The Telegraph
Wednesday , June 6 , 2012
Since 1st March, 1999
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The look of love

All of his four films have been romances and now Kunal Kohli is attempting a love story set in three different periods with the Shahid Kapoor-Priyanka Chopra starrer Teri Meri Kahaani, set to hit screens on June 22. A t2 chat with the Hum Tum man…

The promos of Teri Meri Kahaani give the impression that it’s a reincarnation story…

It isn’t a reincarnation story! The fact is that if you try out something new, people will always try to fit it into a slot. Just because Shahid and Priyanka’s characters are seen across three different lifetimes, the audience is automatically assuming that it’s a reincarnation story. See, reincarnation is very outdated. Today, the audience laughs at films that are made on that theme. With this film, I am trying a new way of telling a story, of three stories in one. People are assuming all kinds of things about the film, but that’s a good thing because they are talking about my film.

You have called Teri Meri Kahaani a path-breaking film…

Even at the risk of sounding very Bollywood-style cliched, I have to say that the narrative of my film is very different. The attempt has been to make a path-breaking film in the way I have woven together three love stories in one. I’ve done my bit and I hope the audience appreciates the effort that we have put in to make a film that stands out in every which way.

And it’s already happening because people are really noticing the promos. When I as the director don’t need to say it out loud but have people coming up to me to say ‘Hey, that looks like an interesting film and we can’t wait for it’, then the buzz must be really strong. The songs have become very popular in a short time. Mukhtasar and Jab se mere dil ko uff are doing very well and we just launched Allah jaane. All in all, the songs have really taken off and today, the popularity of the music score plays a huge role in the promotions because that is the first thing you put out for the audience to see and judge. Whenever you try something new, it’s bound to catch people’s eye. Also the fact that it’s a love story based in three different eras is catching people’s attention.

From Mujhse Dosti Karoge to Thoda Pyaar Thoda Magic, you have only made love stories. Why this obsession with romance?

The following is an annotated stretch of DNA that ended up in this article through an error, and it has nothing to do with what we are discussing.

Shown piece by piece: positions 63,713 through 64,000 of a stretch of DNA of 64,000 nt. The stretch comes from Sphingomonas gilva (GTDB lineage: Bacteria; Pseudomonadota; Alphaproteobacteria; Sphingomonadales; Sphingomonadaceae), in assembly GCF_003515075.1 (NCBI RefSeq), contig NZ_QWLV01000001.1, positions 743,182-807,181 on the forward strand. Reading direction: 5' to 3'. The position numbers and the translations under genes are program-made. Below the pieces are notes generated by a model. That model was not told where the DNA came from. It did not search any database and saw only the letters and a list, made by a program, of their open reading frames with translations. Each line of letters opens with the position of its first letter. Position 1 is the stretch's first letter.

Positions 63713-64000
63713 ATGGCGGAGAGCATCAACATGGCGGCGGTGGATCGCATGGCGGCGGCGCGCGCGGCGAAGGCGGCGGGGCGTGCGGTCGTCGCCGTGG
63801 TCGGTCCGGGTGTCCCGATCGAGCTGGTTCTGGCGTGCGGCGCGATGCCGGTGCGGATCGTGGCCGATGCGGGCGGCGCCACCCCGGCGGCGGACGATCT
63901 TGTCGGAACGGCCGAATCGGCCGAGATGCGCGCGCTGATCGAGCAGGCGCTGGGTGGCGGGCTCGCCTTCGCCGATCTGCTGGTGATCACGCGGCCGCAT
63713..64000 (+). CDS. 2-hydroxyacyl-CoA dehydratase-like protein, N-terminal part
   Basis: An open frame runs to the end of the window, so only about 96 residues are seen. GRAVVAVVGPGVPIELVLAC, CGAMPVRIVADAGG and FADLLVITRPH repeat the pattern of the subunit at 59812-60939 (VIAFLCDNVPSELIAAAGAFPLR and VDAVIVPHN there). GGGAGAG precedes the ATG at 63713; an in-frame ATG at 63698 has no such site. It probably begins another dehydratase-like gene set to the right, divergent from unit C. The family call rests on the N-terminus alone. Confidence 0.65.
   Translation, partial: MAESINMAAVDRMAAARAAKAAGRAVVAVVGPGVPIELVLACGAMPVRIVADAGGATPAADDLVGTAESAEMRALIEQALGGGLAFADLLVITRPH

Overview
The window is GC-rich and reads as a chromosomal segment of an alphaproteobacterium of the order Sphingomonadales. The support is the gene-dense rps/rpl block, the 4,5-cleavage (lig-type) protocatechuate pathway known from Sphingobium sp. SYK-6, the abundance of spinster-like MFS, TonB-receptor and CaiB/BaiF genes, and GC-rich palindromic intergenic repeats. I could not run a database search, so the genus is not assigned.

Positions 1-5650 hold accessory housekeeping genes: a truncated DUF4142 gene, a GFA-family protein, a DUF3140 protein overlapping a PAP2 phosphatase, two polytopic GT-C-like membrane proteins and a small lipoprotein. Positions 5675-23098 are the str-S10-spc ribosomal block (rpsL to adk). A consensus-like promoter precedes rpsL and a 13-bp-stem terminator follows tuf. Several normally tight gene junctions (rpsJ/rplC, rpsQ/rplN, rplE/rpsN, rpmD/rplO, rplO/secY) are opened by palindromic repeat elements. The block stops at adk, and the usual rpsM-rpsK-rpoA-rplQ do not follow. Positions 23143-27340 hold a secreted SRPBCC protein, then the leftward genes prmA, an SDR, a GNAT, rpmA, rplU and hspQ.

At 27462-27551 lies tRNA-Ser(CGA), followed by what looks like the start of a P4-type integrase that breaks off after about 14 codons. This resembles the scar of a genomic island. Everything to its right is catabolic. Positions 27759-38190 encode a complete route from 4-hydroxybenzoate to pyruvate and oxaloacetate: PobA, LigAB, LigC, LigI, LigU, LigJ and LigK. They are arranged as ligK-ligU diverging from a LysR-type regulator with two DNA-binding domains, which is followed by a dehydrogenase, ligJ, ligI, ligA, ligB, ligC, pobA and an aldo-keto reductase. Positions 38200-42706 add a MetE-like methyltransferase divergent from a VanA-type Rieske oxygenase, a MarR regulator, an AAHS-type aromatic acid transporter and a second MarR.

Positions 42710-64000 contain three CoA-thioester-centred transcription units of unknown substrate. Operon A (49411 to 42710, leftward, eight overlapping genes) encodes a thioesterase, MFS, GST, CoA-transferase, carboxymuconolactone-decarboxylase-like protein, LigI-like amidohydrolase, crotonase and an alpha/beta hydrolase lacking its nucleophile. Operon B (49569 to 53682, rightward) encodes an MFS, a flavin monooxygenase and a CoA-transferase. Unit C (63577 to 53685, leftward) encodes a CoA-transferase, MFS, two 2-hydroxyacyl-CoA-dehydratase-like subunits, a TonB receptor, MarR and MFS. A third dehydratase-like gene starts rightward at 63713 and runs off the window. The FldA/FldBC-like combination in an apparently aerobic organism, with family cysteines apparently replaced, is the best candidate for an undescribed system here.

(Laughs) I have always been a great fan of Yash Chopra… of Raj Kapoor… Guru Dutt. I think we are a country that loves love stories. Even in an action film like Sholay, there were two or three extremely important romantic tracks. It’s one genre that connects big time with everybody. When you have a hero and a heroine singing in the rain… the hero holds her hand and the heroine blushes… that totally does it for me! Everyone sitting in that dark theatre wants to be in that couple’s shoes. For me, that’s the ultimate expression of cinema. To awaken that lovely, soft, mushy feeling in the audience’s heart is the aim of my cinema.

Also, of late, there has been too much of action and comedy and drama… we haven’t had a pure, out-and-out love story in a while and I hope Teri Meri Kahaani fills that void.

From 1910 to the ’60s to now, how tough was it recreating three different eras?

We had to do a lot of research. In fact, I also made a trip to Calcutta for some of my research. I had never sat in a tram and Bombay in the 1960s used to have trams. I had to experience a tram ride to incorporate it into my film and the only Indian city that still has it is Calcutta! So I spent two days in your city and took a couple of tram rides… I observed how people in a tram behave… how an outsider like me perceives this mode of transport. I feel trams add a lot of romance to your city; I knew that I wanted it in my film.

Then in 1910, there was no electricity in villages and they used lamps that were kept just seven feet from the ground. That is something I never knew of. So we had a blast doing the research because it was like a fun history lesson. I felt that I had created my own little time machine and had gone into the past.

Were Shahid and Priyanka your first choice for the roles?

I had no other actors in mind apart from the two of them. I was actually discussing another script with Shahid, but when I came up with the story of Teri Meri Kahaani, he really liked it and wanted to do it. After I signed Shahid, I went to PC and she loved it equally and was on board. Yes, it was that easy!

Does the fact that this is your first film outside the Yash Raj banner make you a little nervous?

As a director, this is my first non-Yash Raj film, but I did produce Break Ke Baad (a 2010 film starring Imran Khan and Deepika Padukone and directed by Danish Aslam). I have learnt a lot at Yash Raj, but it’s a little like growing up and moving on (laughs). All said and done, they are always there for me when I need them. I do miss that backing but there is also the need to break out and get a little independent in life.

When producing a film, is it tough for someone like you not to interfere?

It is tough, but you have to learn to shut up! The thing is that I started with two producers who were directors — Yashji (Chopra) and Adi (Aditya Chopra) — and I have learnt from them how to put my point across without being interfering. They really understand how to give a director his freedom and yet guide him.

Hum Tum, which completed eight years on May 28, is the ultimate romance for many of this generation. Is it the same for you?